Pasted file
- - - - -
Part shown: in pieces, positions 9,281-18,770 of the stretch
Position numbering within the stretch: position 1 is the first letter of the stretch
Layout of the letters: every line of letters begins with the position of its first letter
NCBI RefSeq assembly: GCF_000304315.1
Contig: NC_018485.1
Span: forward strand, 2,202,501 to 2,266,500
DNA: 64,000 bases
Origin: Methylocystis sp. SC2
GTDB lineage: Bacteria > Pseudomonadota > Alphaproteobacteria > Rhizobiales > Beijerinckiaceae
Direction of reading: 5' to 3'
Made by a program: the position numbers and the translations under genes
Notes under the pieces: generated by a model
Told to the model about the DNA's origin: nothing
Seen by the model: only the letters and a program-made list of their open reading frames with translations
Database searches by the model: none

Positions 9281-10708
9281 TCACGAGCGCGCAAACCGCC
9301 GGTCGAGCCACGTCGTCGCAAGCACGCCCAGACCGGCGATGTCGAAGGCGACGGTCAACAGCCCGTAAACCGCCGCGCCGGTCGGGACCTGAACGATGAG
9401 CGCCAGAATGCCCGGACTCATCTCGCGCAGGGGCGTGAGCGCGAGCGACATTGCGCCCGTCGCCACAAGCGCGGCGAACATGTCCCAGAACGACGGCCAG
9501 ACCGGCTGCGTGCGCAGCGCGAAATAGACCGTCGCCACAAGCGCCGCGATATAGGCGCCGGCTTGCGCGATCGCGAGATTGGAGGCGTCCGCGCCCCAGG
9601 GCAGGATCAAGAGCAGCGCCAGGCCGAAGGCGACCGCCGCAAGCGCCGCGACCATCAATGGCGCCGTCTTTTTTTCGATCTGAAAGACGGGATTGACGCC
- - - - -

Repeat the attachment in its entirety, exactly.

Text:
Part shown: in pieces, positions 9,281-18,770 of the stretch
Position numbering within the stretch: position 1 is the first letter of the stretch
Layout of the letters: every line of letters begins with the position of its first letter
NCBI RefSeq assembly: GCF_000304315.1
Contig: NC_018485.1
Span: forward strand, 2,202,501 to 2,266,500
DNA: 64,000 bases
Origin: Methylocystis sp. SC2
GTDB lineage: Bacteria > Pseudomonadota > Alphaproteobacteria > Rhizobiales > Beijerinckiaceae
Direction of reading: 5' to 3'
Made by a program: the position numbers and the translations under genes
Notes under the pieces: generated by a model
Told to the model about the DNA's origin: nothing
Seen by the model: only the letters and a program-made list of their open reading frames with translations
Database searches by the model: none

Positions 9281-10708
9281 TCACGAGCGCGCAAACCGCC
9301 GGTCGAGCCACGTCGTCGCAAGCACGCCCAGACCGGCGATGTCGAAGGCGACGGTCAACAGCCCGTAAACCGCCGCGCCGGTCGGGACCTGAACGATGAG
9401 CGCCAGAATGCCCGGACTCATCTCGCGCAGGGGCGTGAGCGCGAGCGACATTGCGCCCGTCGCCACAAGCGCGGCGAACATGTCCCAGAACGACGGCCAG
9501 ACCGGCTGCGTGCGCAGCGCGAAATAGACCGTCGCCACAAGCGCCGCGATATAGGCGCCGGCTTGCGCGATCGCGAGATTGGAGGCGTCCGCGCCCCAGG
9601 GCAGGATCAAGAGCAGCGCCAGGCCGAAGGCGACCGCCGCAAGCGCCGCGACCATCAATGGCGCCGTCTTTTTTTCGATCTGAAAGACGGGATTGACGCC